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Why a personal medical fund is essential in addition to health insurance?

Updated: Feb 28

In today’s stressful times, cardiovascular diseases and diabetes have become common ailments. Ironically, people are living longer due to advanced medical science, but less healthy. As per a World Health Organisation (WHO) report involving a survey of 162 countries, India figures in the high danger zone of risk of cardiovascular diseases in the world.

It is thus very essential to have health insurance which funds medical costs during tough times. The average health cover usually bought by an individual is about Rs.2-5 lakhs. This is however a paltry sum and needs to be upgraded periodically with the rise in age.

There are health insurance plans available in the market like top-up plans and critical illness policies to enhance coverage. Top-up plans cover hospitalisation costs but only after a regular limit called deductible is crossed. Deductible is the portion of money which the insured has to pay before the policy comes into effect. For e.g., you have a basic health insurance plan of Rs.3 lakh and a top-up insurance of Rs.8 lakh with a deductible of Rs.3 lakh. Suppose you run a hospital bill of Rs.10 lakh, Rs.3 lakh will be covered by your base plan and Rs.7 lakh by your top-up plan. The premium paid on a top-up cover is cheaper as compared to a regular Rs.10 lakh health insurance policy.

Similarly, critical illness covers bought in addition to regular health insurance are useful. Especially, when there is a case of medical history in the family like heart attack, cancer, etc. One can thus maximize health insurance coverage by buying Rs.15 lakh top-up plan and Rs.5 lakh critical illness cover.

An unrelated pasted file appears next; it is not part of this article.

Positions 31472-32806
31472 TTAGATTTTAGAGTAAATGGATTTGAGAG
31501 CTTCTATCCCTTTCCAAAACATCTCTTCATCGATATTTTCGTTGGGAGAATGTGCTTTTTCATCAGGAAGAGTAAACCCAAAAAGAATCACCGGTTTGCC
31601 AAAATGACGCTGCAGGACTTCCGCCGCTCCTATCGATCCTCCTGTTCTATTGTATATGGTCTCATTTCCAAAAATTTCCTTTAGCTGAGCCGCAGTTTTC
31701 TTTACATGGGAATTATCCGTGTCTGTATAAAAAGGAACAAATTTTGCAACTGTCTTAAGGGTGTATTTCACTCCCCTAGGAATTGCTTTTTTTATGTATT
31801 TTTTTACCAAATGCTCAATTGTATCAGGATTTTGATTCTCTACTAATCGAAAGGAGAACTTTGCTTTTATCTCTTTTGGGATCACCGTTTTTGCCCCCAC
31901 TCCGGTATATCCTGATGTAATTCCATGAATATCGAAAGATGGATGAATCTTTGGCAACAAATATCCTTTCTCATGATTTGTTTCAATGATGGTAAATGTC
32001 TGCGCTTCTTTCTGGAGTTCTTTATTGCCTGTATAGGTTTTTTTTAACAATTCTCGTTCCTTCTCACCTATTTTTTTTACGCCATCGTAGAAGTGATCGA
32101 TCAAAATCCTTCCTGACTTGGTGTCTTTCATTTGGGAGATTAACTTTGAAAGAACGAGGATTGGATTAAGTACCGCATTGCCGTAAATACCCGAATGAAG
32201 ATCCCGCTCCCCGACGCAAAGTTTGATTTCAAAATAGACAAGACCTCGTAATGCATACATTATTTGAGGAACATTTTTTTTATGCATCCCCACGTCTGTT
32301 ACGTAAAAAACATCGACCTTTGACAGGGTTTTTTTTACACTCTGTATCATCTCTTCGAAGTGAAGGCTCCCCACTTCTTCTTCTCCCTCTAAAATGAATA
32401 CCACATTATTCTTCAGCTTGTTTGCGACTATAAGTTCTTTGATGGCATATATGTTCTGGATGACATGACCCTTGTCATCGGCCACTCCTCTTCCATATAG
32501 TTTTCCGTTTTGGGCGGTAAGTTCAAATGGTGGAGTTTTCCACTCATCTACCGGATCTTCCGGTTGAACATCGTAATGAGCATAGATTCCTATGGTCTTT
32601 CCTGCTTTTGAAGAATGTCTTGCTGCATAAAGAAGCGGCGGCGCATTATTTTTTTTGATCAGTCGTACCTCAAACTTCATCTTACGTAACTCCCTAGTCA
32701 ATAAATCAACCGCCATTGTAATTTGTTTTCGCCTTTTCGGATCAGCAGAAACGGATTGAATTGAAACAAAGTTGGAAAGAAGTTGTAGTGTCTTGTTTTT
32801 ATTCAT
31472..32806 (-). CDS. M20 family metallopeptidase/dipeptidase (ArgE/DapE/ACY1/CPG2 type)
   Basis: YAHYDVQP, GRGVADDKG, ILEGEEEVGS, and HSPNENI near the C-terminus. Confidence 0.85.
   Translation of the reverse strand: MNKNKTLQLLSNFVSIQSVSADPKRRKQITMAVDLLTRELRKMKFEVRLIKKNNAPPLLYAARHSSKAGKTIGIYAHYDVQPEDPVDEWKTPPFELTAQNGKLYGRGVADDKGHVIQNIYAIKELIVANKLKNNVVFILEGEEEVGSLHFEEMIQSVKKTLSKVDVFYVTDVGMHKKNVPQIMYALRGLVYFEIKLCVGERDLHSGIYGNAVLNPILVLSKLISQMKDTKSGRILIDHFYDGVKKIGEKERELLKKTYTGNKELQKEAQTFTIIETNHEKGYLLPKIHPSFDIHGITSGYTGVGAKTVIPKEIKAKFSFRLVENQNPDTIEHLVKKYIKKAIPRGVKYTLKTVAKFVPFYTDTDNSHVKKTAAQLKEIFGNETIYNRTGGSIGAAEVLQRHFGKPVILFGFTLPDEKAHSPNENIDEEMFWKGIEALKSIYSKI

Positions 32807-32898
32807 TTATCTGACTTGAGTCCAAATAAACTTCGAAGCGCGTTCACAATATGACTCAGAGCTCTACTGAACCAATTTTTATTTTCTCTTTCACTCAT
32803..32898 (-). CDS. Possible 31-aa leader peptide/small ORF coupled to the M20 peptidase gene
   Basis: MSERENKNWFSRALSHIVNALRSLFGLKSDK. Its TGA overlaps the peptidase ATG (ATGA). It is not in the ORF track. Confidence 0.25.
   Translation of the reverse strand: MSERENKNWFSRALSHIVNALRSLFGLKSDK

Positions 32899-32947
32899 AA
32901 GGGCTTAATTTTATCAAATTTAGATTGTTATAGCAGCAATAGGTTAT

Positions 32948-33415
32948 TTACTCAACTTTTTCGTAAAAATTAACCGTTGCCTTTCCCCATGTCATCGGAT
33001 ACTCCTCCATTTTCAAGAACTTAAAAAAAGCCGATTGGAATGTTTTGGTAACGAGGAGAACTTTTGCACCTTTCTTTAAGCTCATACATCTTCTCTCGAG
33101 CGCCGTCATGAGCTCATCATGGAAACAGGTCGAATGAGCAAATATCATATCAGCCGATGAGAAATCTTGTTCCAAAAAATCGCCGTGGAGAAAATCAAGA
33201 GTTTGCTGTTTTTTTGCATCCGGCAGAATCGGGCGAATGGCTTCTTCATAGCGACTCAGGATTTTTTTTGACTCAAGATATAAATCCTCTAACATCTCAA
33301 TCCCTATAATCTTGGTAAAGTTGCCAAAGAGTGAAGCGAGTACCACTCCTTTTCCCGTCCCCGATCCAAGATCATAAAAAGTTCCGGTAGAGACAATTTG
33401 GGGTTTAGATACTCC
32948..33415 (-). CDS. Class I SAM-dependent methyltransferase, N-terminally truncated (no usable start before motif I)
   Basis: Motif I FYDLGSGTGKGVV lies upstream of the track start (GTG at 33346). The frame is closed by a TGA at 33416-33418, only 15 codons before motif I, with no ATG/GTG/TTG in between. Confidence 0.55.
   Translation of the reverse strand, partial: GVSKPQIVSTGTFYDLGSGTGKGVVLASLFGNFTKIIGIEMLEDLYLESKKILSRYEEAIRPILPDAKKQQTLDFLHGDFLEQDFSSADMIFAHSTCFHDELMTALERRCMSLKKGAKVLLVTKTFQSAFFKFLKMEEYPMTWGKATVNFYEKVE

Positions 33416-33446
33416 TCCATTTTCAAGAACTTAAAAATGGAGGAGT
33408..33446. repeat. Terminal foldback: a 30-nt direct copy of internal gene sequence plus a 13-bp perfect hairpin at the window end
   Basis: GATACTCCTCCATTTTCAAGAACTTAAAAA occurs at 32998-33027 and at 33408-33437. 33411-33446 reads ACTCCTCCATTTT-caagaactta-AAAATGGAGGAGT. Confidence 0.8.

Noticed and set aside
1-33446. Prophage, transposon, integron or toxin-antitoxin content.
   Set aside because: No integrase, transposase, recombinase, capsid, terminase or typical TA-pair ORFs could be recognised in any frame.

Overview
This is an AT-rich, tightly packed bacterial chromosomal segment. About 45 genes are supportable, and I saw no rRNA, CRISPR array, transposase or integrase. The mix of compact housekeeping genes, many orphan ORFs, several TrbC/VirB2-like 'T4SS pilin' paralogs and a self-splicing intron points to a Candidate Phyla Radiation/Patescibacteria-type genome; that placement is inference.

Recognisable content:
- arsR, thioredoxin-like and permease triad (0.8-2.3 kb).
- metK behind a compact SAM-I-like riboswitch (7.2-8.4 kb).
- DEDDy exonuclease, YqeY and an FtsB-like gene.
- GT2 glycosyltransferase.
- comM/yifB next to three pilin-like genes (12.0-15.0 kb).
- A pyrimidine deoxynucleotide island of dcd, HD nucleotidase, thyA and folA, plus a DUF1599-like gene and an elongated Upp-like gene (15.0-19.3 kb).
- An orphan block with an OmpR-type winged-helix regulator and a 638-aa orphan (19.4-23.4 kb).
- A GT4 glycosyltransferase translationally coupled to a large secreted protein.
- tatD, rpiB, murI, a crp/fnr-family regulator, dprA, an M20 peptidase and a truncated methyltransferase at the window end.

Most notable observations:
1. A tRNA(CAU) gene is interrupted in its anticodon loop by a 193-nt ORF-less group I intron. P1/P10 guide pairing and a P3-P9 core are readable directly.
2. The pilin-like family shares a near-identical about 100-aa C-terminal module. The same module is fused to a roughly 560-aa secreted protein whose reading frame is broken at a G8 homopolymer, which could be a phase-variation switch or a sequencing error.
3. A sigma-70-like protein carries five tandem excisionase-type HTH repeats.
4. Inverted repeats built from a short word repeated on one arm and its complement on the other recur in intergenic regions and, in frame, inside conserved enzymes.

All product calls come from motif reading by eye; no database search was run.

But would a health insurance package of even Rs.20 lakhs be adequate enough in the long run? Let us examine the reasons why one cannot rely only on medical insurance to take care of long term healthcare needs.

  1. Inflation, the monster – Nowadays a single instance of hospitalization can easily wipe out about Rs. 2-3 lakhs. A by-pass heart surgery in a hospital presently costs in the range of Rs.3 lakh in an average hospital to Rs.7 lakh in a higher end hospital. Health care inflation in general is rising by about 10 per cent per annum. Assuming this inflation rate, the costs of a bypass surgery would cost a maximum of Rs.7.8 lakh after 10 years, Rs.20 lakh after 20 years and Rs.52 lakh after 30 years. The costs of other critical surgeries are likely to rise in a similar fashion. Do you think your current health insurance would be able to cover such huge costs? The answer is an obvious NO.

  2. No options for long term healthcare funding Unlike the developed countries, India does not have adequate social security measures to take care of long term health care needs of its citizens. Unlike a government organization, a private employer cannot be relied upon for health care benefits after retirement. Senior citizens, old parents with no private health insurance have to depend upon children for their medicare needs.